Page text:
Ann Romney Talks of Her Struggle With MS
If there is one thing that comes out of this campaign that can be construed as positive, I would hope that Ann Romney's life with MS raises the awareness of the disease.
This actually hits close to home. My mother had a rare form of MS that was progressive. What was a vibrant lady prior to her diagnosis in 1986 turned her into an invalid, unable to speak, until her death in 1994 at the age of 48.
MS is a disease with a limited amount of treatments and ultimately no cures.
By the time she began looking for help, Ann Romney had been losing her balance and stumbling. Her right leg was numb. She had trouble swallowing and was losing strength in her grip.
She called her brother, a doctor in San Diego, expecting the kind of smart-aleck response he often used to lighten the mood. Instead, she heard a long silence.
"You need to go see a neurologist," he said.
So began Mrs. Romney's life with multiple sclerosis. Her search for relief from the ailment has taken her to one of the world's leading MS doctors, to participation in a medical study at Harvard and to an unproven therapy called reflexology.
"It's left me with a heart that's more open and compassionate for all the others who are suffering," Mrs. Romney, the wife of presumed Republican presidential nominee Mitt Romney, said in an interview with The Wall Street Journal—one of the few times she has talked publicly in detail about her illness.
Multiple sclerosis is an unpredictable disease that can cause muscle rigidity, pain, exhaustion, cognitive difficulties and paralysis. Having such a condition is an experience almost unknown for a first lady—should Mrs. Romney become one in January. Presidential historian Michael Beschloss says one probably would have to reach back to the epilepsy of Ida McKinley, the wife of President William McKinley, for the most recent case of a first lady with a lifelong malady.
In the half-hour interview, Mrs. Romney, 63 years old, talked in detail about her earliest experience with the disease. Her husband's campaign then declined requests to answer further questions, including whether her experience has affected her views on health-care policy.
Mrs. Romney said she began feeling abnormally tired in the fall of 1998. Every morning, she recalled, began to feel like "a big uphill climb." A short time later, she was diagnosed with MS. The numbness spread to her chest. She said she felt like "a Pac-Man was attacking. I felt I was being eaten away." She feared she was likely "going to be left a shell."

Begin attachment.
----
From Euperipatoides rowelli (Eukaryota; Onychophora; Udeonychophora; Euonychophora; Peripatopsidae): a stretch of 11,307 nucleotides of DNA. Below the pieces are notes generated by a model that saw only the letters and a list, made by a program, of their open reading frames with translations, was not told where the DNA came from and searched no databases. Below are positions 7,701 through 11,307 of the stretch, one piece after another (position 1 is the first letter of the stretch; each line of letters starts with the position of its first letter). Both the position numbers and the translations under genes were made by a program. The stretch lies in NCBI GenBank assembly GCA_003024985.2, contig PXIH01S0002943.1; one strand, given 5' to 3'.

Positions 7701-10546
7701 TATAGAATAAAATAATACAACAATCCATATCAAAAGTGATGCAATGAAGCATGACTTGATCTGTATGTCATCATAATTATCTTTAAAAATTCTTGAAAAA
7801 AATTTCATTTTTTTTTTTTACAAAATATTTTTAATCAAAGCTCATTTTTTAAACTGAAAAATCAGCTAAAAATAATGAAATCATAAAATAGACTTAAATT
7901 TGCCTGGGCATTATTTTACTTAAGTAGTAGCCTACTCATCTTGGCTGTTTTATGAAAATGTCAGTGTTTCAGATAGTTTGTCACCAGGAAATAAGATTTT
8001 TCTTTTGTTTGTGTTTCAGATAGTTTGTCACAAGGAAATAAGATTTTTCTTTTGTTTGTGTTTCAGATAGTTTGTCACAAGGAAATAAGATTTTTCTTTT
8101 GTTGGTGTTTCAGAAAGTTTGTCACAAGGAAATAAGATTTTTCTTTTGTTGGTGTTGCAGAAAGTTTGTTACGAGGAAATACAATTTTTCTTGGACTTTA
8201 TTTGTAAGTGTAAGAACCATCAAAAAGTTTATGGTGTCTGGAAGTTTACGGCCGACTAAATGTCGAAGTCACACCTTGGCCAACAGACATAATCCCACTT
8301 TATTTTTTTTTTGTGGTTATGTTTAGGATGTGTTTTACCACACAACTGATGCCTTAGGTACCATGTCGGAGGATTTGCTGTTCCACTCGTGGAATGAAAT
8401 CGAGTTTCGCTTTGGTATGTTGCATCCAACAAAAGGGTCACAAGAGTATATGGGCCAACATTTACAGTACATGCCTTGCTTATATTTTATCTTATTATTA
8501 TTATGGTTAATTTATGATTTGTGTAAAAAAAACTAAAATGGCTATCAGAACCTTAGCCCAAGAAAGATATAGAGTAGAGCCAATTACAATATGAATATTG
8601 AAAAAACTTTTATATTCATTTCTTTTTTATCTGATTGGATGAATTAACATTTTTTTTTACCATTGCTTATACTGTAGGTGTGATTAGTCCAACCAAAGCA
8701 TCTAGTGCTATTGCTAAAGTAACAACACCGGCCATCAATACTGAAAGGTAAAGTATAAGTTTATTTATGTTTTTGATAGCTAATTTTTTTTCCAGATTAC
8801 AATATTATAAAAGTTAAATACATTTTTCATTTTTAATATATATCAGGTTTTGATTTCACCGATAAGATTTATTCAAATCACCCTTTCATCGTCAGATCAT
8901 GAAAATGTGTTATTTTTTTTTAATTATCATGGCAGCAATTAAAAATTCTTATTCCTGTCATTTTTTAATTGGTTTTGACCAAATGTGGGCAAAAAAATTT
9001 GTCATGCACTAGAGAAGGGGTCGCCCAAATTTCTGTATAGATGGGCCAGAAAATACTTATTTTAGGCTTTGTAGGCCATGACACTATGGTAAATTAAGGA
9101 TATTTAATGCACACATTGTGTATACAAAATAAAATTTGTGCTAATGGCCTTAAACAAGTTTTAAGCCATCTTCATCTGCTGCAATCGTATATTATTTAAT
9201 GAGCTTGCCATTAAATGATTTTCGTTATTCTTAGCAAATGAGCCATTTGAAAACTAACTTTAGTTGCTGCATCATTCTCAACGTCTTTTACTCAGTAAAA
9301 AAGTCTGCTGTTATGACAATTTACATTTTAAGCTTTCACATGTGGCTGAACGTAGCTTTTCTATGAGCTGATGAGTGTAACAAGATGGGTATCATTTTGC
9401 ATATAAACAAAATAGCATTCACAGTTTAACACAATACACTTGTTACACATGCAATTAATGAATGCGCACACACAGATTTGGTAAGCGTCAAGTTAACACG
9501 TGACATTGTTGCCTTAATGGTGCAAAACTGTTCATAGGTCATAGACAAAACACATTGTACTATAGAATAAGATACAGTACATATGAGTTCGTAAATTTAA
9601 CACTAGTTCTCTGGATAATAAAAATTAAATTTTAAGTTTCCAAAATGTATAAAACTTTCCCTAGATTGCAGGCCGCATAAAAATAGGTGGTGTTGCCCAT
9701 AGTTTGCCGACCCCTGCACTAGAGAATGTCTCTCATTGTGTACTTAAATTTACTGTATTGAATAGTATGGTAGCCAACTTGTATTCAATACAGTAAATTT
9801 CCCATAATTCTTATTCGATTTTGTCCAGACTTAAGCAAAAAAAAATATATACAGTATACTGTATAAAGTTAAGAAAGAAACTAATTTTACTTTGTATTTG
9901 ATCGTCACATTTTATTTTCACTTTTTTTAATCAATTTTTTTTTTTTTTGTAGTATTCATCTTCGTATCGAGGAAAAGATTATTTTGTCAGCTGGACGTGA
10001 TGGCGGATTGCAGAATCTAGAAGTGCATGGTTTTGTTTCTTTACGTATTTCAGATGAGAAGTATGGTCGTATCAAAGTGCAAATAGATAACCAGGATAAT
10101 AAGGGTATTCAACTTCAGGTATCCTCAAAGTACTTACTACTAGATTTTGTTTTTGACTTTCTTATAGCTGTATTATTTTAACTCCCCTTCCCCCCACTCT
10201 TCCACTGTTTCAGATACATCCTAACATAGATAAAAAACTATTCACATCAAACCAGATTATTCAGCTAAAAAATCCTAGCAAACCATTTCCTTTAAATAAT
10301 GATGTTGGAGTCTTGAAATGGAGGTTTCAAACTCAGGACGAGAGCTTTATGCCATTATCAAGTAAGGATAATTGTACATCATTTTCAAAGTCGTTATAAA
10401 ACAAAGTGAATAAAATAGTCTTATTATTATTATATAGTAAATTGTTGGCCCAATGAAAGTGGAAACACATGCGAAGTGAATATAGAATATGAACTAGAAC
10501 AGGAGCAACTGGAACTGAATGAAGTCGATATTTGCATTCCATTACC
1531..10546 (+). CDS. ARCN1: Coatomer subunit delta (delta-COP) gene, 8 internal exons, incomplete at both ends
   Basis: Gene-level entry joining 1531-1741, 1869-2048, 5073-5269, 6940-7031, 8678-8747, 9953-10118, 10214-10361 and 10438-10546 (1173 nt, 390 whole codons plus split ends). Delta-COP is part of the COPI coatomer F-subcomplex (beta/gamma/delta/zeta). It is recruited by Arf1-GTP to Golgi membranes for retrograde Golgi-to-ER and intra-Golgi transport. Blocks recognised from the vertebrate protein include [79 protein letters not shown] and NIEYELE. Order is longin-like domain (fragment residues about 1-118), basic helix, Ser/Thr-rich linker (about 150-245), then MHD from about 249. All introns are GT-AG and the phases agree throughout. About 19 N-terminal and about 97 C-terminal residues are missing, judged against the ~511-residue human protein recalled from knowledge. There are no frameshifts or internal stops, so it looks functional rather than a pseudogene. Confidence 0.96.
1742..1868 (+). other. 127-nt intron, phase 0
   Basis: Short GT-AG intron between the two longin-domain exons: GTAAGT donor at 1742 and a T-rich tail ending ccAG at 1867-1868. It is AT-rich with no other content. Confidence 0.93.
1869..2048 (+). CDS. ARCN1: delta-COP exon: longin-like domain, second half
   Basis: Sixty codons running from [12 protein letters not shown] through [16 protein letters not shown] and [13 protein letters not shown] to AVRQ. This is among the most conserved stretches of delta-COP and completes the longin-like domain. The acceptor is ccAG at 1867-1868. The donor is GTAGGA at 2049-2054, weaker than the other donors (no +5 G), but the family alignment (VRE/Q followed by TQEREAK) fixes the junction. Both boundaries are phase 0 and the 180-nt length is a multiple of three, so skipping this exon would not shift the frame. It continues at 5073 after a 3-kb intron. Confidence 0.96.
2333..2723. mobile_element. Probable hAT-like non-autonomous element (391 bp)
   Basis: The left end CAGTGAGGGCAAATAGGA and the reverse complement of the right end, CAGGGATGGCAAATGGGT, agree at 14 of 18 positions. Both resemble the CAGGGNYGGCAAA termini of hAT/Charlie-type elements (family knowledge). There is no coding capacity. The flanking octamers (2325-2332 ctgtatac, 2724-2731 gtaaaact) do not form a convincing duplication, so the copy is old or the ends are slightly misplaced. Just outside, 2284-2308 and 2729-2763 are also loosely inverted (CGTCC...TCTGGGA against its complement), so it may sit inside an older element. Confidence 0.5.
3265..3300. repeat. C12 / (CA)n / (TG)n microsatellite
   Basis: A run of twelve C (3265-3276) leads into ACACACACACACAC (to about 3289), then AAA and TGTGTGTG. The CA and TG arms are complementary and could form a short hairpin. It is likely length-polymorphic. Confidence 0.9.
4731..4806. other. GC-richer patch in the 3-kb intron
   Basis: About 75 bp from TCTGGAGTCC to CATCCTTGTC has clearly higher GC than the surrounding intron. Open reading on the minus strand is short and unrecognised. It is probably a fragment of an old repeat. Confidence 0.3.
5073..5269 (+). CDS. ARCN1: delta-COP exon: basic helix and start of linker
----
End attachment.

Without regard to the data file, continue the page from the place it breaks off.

She went to Brigham and Women's Hospital in Boston, which is affiliated with Harvard Medical School and has a well-known MS center founded and directed by Howard L. Weiner, a prominent MS researcher and clinician. When Dr. Weiner saw MRI images of Mrs. Romney's brain, he led her by the arm into a suite for infusing intravenous medicines. The MRI showed lesions caused by the disease's attacks on brain cells. He immediately began a standard treatment of an intravenous steroid.
As with most MS patients, she has a "relapsing-remitting" type of the disease, which comes and goes unpredictably, Dr. Weiner said. For her, it has mostly gone, but it could strike again.
Dr. Weiner later enrolled Mrs. Romney in a study examining which factors are the most important in the course of the disease. She is one of more than 2,000 participants being followed at Brigham and Women's for more than 20 years, receiving regular blood tests and MRIs along with normal therapy.
"We're looking into whether she has a protective factor that we could give to other people or a detrimental factor she is missing," Dr. Weiner said. "We're beginning to learn some of the factors leading to more benign MS."
In general, her prognosis appears to be good. "It is true that if people do well for a period of time, they'll tend to do well later," Dr. Weiner said.
In MS, which affects at least 400,000 people in the U.S., the body's immune system attacks the myelin sheath protecting nerves in the brain, eyes and spinal cord. The cause is unknown. Steroids can calm an inflamed immune system, and in Mrs. Romney's case, they "stopped the attack," she recalled.
But they did little to alleviate the fatigue. Mrs. Romney's exhaustion continued for years, even after she and her husband moved to Salt Lake City for his new post as president of the 2002 Winter Olympics organizing committee. "I was still having trouble getting out of bed," she recalled.
What did help was horseback riding. Her riding forays into the Utah mountains left her feeling "joyful, energetic and stronger," she said. And, like many MS patients seeking relief, Mrs. Romney turned to alternative treatments, in her case acupuncture and reflexology. A friend recommended she visit a reflexology practitioner near Salt Lake City, Fritz Blietschau, an Air Force mechanic who died in 2001.
Some MS specialists think acupuncture can help ease physical symptoms. Reflexology, which involves massaging areas of the feet, hands and ears on the theory that these areas correspond to various organs, is widely regarded as unproven.
Mrs. Romney said she stopped taking steroids years ago. But occasionally, friends can "see the light sort of dim in my eye," she said. These episodes happen "just once in a while. I start to almost lose my words," she said of such moments. "I almost can't think." Around the March Super Tuesday elections, she began to stumble and had difficulty enunciating words. When this happens, she said, "I slip out, Mitt accommodates and I just make it work for me."
“What is it you most dislike? Stupidity, especially in its nastiest forms of racism and superstition.”
― Christopher Hitchens, Hitch-22: A Memoir